01/10/2013

Dental benefits task force hears from group practice model experts


The CDA Dental Benefits Research Task Force heard from group practice and network management experts at its December meeting.

The task force, which is identifying strategies to enhance the position of providers and patients in the dental benefits marketplace at the request of the 2011 House of Delegates, heard from Gary Pickard, director of plan relations at Pacific Dental Services; Jeffrey Parker, CEO, and Burt Arthur, CFO of Sarrell Dental Center in Alabama; and Michael Grossman, DDS, former president and CEO of First Dental Health.

“We looked at different types of group practice models and heard a lot about how they best utilize their resources and time within their practices,” said Walt Weber, DDS, chair of the task force.

Pacific Dental Services, based out of Irvine, operates under a dental support services model that handles administrative tasks such as payroll and insurance, and hiring of non-clinical staff for client dental practices. The dentist(s) in these PDS-affiliated offices own(s) the clinical practice and manages the clinical staff and the treatment of the practice’s patients.

“It’s a different model,” Pickard said. “We help the dentists focus on dentistry. They don’t have to worry about billing, claims or accounting or payroll. We say, ‘just be a dentist, focus on your patients and we’ll handle the rest.’”

Dentists join a PDS-affiliated office as an associate working under the mentorship of the owner dentist. An associate may later have the opportunity to become an owner of a PDS-supported office. The company advertises its services as giving dentists the opportunity to have other dental professionals supporting them and with whom they can confer and collaborate. The company also provides its affiliated dentists with marketing, real estate and human resources services.

“This is what large groups and DSOs are all about – efficiencies, economies of scale and support,” Pickard said.

Weber said the presentation provided a good look into this type of model.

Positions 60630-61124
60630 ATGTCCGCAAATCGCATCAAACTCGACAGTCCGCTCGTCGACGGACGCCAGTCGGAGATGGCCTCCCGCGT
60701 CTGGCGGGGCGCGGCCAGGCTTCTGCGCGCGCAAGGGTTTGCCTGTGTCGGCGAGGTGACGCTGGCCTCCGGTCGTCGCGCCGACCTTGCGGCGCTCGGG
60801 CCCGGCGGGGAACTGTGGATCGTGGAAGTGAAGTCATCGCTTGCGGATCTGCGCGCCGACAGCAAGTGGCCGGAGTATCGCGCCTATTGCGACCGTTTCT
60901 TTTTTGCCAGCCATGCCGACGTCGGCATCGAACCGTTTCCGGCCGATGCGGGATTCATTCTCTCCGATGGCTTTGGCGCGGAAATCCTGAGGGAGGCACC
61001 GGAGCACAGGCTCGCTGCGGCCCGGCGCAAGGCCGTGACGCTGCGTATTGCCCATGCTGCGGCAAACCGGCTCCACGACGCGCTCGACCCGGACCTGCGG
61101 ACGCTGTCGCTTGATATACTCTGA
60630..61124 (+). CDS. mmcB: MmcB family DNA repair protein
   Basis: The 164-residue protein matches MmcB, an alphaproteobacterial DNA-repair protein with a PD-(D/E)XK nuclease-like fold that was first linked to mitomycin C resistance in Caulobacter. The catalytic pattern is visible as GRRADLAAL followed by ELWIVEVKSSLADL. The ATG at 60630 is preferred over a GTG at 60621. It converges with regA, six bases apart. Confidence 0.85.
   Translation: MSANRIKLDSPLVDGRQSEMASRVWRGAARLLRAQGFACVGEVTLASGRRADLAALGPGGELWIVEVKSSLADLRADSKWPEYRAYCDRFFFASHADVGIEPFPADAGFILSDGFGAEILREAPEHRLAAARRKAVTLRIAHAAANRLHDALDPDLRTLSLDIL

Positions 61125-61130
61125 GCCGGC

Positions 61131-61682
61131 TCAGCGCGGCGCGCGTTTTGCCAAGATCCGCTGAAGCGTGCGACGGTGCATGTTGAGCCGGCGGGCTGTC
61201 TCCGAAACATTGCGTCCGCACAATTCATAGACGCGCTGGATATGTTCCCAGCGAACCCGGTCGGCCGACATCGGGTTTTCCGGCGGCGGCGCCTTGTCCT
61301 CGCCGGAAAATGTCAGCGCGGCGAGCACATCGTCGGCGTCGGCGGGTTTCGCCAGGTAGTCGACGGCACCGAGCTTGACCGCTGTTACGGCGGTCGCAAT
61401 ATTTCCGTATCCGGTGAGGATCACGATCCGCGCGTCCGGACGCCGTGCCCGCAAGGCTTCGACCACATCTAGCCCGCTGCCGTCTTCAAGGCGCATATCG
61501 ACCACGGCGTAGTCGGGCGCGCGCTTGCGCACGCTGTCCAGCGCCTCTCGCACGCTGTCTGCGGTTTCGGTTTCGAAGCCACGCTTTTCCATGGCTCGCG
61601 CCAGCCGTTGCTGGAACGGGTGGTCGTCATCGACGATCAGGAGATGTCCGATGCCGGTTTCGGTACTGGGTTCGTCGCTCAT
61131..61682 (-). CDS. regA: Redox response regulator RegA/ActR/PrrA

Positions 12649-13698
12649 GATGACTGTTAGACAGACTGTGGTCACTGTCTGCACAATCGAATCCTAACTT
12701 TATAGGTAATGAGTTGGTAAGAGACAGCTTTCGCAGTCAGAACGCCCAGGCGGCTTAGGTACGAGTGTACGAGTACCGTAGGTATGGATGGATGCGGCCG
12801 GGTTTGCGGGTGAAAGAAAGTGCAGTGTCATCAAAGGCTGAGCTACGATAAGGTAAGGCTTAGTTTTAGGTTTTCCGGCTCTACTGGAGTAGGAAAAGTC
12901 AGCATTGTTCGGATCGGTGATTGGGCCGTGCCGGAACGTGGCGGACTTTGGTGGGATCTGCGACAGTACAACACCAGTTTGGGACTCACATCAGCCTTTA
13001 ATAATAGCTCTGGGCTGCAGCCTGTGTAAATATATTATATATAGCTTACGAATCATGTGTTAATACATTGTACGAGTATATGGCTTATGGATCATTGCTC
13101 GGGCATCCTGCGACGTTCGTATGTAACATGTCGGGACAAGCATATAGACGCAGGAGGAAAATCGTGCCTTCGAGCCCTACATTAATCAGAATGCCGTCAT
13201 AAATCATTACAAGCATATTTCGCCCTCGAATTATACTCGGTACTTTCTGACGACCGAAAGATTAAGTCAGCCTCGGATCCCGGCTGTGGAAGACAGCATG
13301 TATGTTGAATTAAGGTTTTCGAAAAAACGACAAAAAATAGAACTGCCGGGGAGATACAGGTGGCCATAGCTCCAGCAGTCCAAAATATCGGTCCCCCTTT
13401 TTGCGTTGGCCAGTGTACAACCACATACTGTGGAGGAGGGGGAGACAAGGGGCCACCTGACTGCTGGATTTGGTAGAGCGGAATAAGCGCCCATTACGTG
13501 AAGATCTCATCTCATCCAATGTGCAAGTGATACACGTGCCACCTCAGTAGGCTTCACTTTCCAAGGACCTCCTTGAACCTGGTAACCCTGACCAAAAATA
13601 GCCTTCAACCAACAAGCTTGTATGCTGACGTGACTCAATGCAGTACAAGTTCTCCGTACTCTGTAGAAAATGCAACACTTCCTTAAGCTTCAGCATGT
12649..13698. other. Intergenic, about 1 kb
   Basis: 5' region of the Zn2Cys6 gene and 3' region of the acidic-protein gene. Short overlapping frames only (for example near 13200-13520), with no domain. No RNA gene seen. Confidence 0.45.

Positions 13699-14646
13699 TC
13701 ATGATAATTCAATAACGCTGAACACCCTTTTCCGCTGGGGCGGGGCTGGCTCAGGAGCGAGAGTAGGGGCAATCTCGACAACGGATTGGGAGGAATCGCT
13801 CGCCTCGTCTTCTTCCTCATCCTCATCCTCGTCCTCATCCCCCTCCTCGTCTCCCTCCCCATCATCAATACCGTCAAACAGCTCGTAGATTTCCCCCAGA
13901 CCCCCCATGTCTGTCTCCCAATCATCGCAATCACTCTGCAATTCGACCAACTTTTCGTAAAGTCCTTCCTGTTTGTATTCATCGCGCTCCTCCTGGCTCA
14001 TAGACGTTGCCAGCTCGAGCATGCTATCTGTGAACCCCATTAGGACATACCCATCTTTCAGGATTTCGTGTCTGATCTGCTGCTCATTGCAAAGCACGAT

“This is a growing approach; to partner in ways that level resources and support the business aspect of a practice,” Weber said. “It’s not for all dentists because they may have less schedule flexibility, but it does work for some dentists, particularly new dentists who may appreciate the help handling the administrative aspects of running a practice.”

Sarrell Dental, the Alabama not-for-profit, featured in the June 2012 PBS Frontline documentary, Dollars for Dentists treats Medicaid and Children's Health Insurance Program (CHIP)-eligible children ages one to 20. Sarrell Dental follows the structure of many hospitals utilizing a chief executive officer and a chief dental officer.

Sarrell's CEO, Jeffrey Parker, is a retired corporate executive. The CDO is responsible for all clinical operations and personally peer reviews the care of each Sarrell dentist. Sarrell is governed by a board of directors charged with "increasing access to care in underserved areas."

The company employs 56 dentists who are personally accountable for all treatment planning and clinical care decisions. It also employs 46 hygienists, with a total staff of about 210. Most dentists work at a different facility each day (Sarrell has 14 facilities in total) in an effort to make sure patients’ needs are met by multiple providers who are held accountable by their dental peers in the organization.

"Based on their presentation, that multiple-dentist strategy is not just encouraged, it is built into the system, so all people involved in providing care are invested in the patient outcome," Weber said.